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The Miami Marlins and contention through June

The Miami Marlins are a stout 35-33 through 68 games in the regular season, and in mid-June, maybe it is time to start thinking about the possibility of contention. How good have the Fish proven themselves to be through 2014?

Rob Foldy

The Miami Marlins are 35-33 on the year, a mark that seems improbable heading into the 2014 campaign. The Fish were supposed to be bottom-feeders in the National League this year, but as Dave Cameron of FanGraphs points out in this Fox Sports article, the Fish are using offense to carry themselves to their surprising start.

Team Year 1 Year 2 Y1 wRC+ Y2 wRC+ Difference
Marlins 2013 2014 77 107 30
Tigers 1920 1921 89 116 27
Yankees 1925 1926 94 121 27
Reds 1964 1965 95 122 27
Brewers 1977 1978 90 117 27
Angels 1999 2000 80 106 26
Tigers 2003 2004 80 106 26
White Sox 1980 1981 86 110 24
Phillies 1928 1929 86 109 23
Astros 1971 1972 91 114 23

In the first row, you see the 2013 Marlins and the 2014 Marlins. You see last year's non-pitcher 77 wRC+, this year's non-pitcher 107 wRC+, and the difference between the two numbers, 30.

The huge turnaround offensively has left Miami close to contention, but what is most interesting is that the Fish have truly improved their outlook from before the season. This is a team that is down Jose Fernandez, one of the three or four best pitchers in baseball. But as Cameron points out, the combined performance of the team so far has made up for the impact of Fernandez's loss.

Which is why the Marlins are alive today with actual, legitimate playoff odds. Before the year, at FanGraphs, we projected the Marlins to win 45% of their games. Our updated projections think they'll win 46% of their remaining games, even without Fernandez. And if you use current-season numbers instead of projections, then we think the Marlins will win about 52% of their remaining games.

In short, the Marlins project better than they did in March, even though, in March, the Marlins looked forward to a full season of Jose Fernandez.

The improvement from players like Casey McGehee, Garrett Jones, and youngsters like Christian Yelich and Marcell Ozuna has done enough to overcome the loss of Fernandez fro the beginning of the season. Right now, the Fish are expected to be a better team without Fernandez than the team with Fernandez was projected to be at the beginning of the year.

And that brings the question of contention, which Cameron briefly touches. As we have seen in recent series for the Fish, Miami does not appear to be a long-term competitor, but the advantage Miami has is that they have 35 wins in the bank already. As we discussed earlier in the season, the Marlins can eek out a good end to the season with because they have already banked a certain number of wins and those will always count.

Even if the team regresses to their mean, Miami already started up 35 wins. If you figure that contention requires around 90 victories, that means the Fish need to play .585 win percentage baseball going forward to make it. To do that, Miami needs to somehow produce about 27 Wins Above Replacement (WAR) to establish themselves. Over the course of the remainder of the year, this seems like an impossible task; FanGraphs has Miami projected for about 12 WAR going forward.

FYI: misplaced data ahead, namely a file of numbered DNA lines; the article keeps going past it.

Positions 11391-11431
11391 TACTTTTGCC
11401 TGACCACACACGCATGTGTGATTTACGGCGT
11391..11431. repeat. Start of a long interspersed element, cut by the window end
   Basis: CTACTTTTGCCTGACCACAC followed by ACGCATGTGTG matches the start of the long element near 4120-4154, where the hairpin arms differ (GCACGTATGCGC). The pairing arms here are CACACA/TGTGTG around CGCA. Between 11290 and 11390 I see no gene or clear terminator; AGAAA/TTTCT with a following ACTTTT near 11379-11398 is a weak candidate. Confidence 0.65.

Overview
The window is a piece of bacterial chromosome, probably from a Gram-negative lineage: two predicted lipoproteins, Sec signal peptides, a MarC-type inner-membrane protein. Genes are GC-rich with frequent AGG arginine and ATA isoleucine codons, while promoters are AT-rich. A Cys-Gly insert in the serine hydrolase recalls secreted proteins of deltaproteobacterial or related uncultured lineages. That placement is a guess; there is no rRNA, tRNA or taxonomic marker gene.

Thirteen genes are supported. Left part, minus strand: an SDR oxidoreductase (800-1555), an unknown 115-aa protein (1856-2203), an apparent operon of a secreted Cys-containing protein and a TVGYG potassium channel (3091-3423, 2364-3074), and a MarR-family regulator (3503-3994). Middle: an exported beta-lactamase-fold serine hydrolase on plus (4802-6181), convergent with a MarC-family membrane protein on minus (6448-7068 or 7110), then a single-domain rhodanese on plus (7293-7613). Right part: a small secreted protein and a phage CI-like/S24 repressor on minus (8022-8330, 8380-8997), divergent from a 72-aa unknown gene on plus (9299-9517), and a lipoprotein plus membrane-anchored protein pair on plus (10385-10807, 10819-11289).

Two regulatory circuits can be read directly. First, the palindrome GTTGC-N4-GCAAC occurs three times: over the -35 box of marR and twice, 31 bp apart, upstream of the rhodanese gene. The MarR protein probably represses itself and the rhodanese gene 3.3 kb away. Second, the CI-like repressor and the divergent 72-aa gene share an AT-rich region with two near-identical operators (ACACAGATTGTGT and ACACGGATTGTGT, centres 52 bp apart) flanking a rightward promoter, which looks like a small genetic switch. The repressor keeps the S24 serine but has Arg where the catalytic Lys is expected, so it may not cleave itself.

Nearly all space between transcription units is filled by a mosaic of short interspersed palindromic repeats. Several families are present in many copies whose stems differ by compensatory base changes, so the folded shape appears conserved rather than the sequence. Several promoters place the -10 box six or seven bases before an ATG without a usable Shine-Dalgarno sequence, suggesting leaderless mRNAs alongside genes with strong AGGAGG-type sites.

What kind of performance would it take for Miami to reach that point? The projections are already expecting a three-win performance by Giancarlo Stanton going forward, meaning his performance is expected to be star-level already. Of the various parts of the depth chart that could see improvement, the performance of Marcell Ozuna and perhaps Garrett Jones or Casey McGehee stick out as improvements.

The starting pitcher side is where Miami could gain the most. The performance of Henderson Alvarez and Nathan Eovaldi so far this season has been spectacular, and if they were to continue their work from this season, they could double their season totals and contribute an additional 1.5 wins to the team's current projection.

But even with all of that, Miami is stretching to be considered worthy of contention. As Cameron says, they still project as a 46 percent win percentage team going forward. But the key for the Fish will be to just stay in the thick of the race. As of right now, the Atlanta Braves and Washington Nationals have not pulled away from the rest of the division pack. Hoping for poor performance from other teams is irrelevant, but the Marlins can help their cause by staying afloat. To compete in 2014, the Fish were always going to need good luck, and that has yet to change. But getting wins in the bank right now and continuing to stay close is all the club can do.

The Marlins are not a true contender two-and-a-half months into the season, regardless of the team's effective run differential and astounding offensive performance thus far. Too much has bounced the right way early in the campaign to keep the club afloat. But the longer the team remains close to .500, the better the odds that a hot streak propels them into contention. That goes double for the team if they consider a late-season addition to a spot like the starting rotation. The team's goal in 2014 now should be to hover as close to this level of play for as long as possible. You never know when fortune will favor you, and the Marlins need to be within striking distance if that happens. That is the team's best and only hope for contention as of mid-June.